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{{#invoke:Hatnote|hatnote}} {{#invoke:Infobox|infobox}} The M2 Machine Gun or Browning .50 Caliber Machine Gun is a heavy machine gun designed towards the end of World War I by John Browning. Its design is similar to Browning's earlier M1919 Browning machine gun, which was chambered for the .30-06 cartridge. The M2 uses the much larger and much more powerful .50 BMG cartridge, which was developed alongside and takes its name from the gun itself (BMG standing for Browning Machine Gun). It has been referred to as "Ma Deuce",<ref>{{#invoke:citation/CS1|citation |CitationClass=book }}</ref> in reference to its M2 nomenclature. The design has had many specific designations; the official designation for the current infantry type is Browning Machine Gun, Cal. .50, M2, HB, Flexible. It is effective against infantry, unarmored or lightly armored vehicles and boats, light fortifications and low-flying aircraft. The M2 machine gun has been produced longer than any other machine gun.

The Browning .50 caliber machine gun has been used extensively as a vehicle weapon and for aircraft armament by the United States from the 1930s to the present. It was heavily used during World War II, the Korean War, the Vietnam War, the Falklands War, the Iraq War and the War in Afghanistan in the 2000s and 2010s. It is the primary heavy machine gun of NATO countries, and has been used by many other countries. The M2 has been in use longer than any other small arm in U.S. inventory except the .45 ACP M1911 pistol, also designed by John Browning.

The current M2HB is manufactured in the United States by General Dynamics<ref>{{#invoke:citation/CS1|citation |CitationClass=web }}</ref> and U.S. Ordnance<ref>{{#invoke:citation/CS1|citation |CitationClass=web }}</ref> for use by the United States government, and for U.S. Foreign Allies via FMS sales.


M2 Browning sections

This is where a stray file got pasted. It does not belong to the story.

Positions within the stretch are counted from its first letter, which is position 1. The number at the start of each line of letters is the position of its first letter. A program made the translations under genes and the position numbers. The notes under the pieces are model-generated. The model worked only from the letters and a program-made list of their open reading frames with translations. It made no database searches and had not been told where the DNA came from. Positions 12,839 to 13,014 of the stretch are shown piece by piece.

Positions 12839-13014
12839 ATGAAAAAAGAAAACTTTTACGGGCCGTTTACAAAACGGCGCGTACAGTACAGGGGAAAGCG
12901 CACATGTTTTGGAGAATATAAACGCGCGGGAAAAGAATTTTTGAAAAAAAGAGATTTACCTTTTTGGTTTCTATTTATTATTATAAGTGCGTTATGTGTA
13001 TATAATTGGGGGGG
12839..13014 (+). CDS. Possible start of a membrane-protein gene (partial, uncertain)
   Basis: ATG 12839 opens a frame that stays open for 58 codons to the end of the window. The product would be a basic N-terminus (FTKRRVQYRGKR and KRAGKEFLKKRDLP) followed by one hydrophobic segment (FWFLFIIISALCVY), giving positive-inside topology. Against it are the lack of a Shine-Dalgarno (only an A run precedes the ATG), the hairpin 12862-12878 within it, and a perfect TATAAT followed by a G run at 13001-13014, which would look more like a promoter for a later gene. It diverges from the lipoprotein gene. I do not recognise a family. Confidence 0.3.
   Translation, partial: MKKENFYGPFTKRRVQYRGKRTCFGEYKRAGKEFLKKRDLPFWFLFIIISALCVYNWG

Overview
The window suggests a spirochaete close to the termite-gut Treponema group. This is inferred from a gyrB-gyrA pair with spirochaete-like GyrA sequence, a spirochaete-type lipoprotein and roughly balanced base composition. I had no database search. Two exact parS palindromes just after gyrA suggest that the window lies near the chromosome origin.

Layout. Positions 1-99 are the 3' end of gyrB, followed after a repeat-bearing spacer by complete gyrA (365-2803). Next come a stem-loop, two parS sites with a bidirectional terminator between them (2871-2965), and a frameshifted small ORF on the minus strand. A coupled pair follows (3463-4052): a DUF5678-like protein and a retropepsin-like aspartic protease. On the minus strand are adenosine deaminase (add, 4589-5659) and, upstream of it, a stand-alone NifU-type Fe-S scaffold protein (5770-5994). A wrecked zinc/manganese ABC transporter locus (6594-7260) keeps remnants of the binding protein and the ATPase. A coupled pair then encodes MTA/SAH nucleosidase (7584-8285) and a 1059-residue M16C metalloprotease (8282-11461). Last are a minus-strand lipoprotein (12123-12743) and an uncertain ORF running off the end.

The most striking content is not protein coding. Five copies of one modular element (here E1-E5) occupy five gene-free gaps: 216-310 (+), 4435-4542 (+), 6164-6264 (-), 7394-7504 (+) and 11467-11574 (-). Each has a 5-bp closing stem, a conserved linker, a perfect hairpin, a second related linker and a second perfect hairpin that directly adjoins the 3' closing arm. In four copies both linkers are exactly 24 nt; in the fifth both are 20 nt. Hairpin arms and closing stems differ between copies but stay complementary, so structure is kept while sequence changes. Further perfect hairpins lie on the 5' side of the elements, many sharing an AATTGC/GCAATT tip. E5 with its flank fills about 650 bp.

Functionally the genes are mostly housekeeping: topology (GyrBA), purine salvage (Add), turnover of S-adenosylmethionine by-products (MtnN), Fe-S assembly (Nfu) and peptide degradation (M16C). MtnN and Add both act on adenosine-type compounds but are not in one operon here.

Intro  History  Design details  Deployment  Variants and derivatives  Users  See also  References  External links  

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{{#invoke:Hatnote|hatnote}} {{#invoke:Infobox|infobox}} The M2 Machine Gun or Browning .50 Caliber Machine Gun is a heavy machine gun designed towards the end of World War I by John Browning. Its design is similar to Browning's earlier M1919 Browning machine gun, which was chambered for the .30-06 cartridge. The M2 uses the much larger and much more powerful .50 BMG cartridge, which was developed alongside and takes its name from the gun itself (BMG standing for Browning Machine Gun). It has been referred to as "Ma Deuce",<ref>{{#invoke:citation/CS1|citation |CitationClass=book }}</ref> in reference to its M2 nomenclature. The design has had many specific designations; the official designation for the current infantry type is Browning Machine Gun, Cal. .50, M2, HB, Flexible. It is effective against infantry, unarmored or lightly armored vehicles and boats, light fortifications and low-flying aircraft. The M2 machine gun has been produced longer than any other machine gun.

The Browning .50 caliber machine gun has been used extensively as a vehicle weapon and for aircraft armament by the United States from the 1930s to the present. It was heavily used during World War II, the Korean War, the Vietnam War, the Falklands War, the Iraq War and the War in Afghanistan in the 2000s and 2010s. It is the primary heavy machine gun of NATO countries, and has been used by many other countries. The M2 has been in use longer than any other small arm in U.S. inventory except the .45 ACP M1911 pistol, also designed by John Browning.

The current M2HB is manufactured in the United States by General Dynamics<ref>{{#invoke:citation/CS1|citation |CitationClass=web }}</ref> and U.S. Ordnance<ref>{{#invoke:citation/CS1|citation |CitationClass=web }}</ref> for use by the United States government, and for U.S. Foreign Allies via FMS sales.


M2 Browning sections
Intro  History  Design details  Deployment  Variants and derivatives  Users  See also  References  External links  

PREVIOUS: IntroNEXT: History
<<>>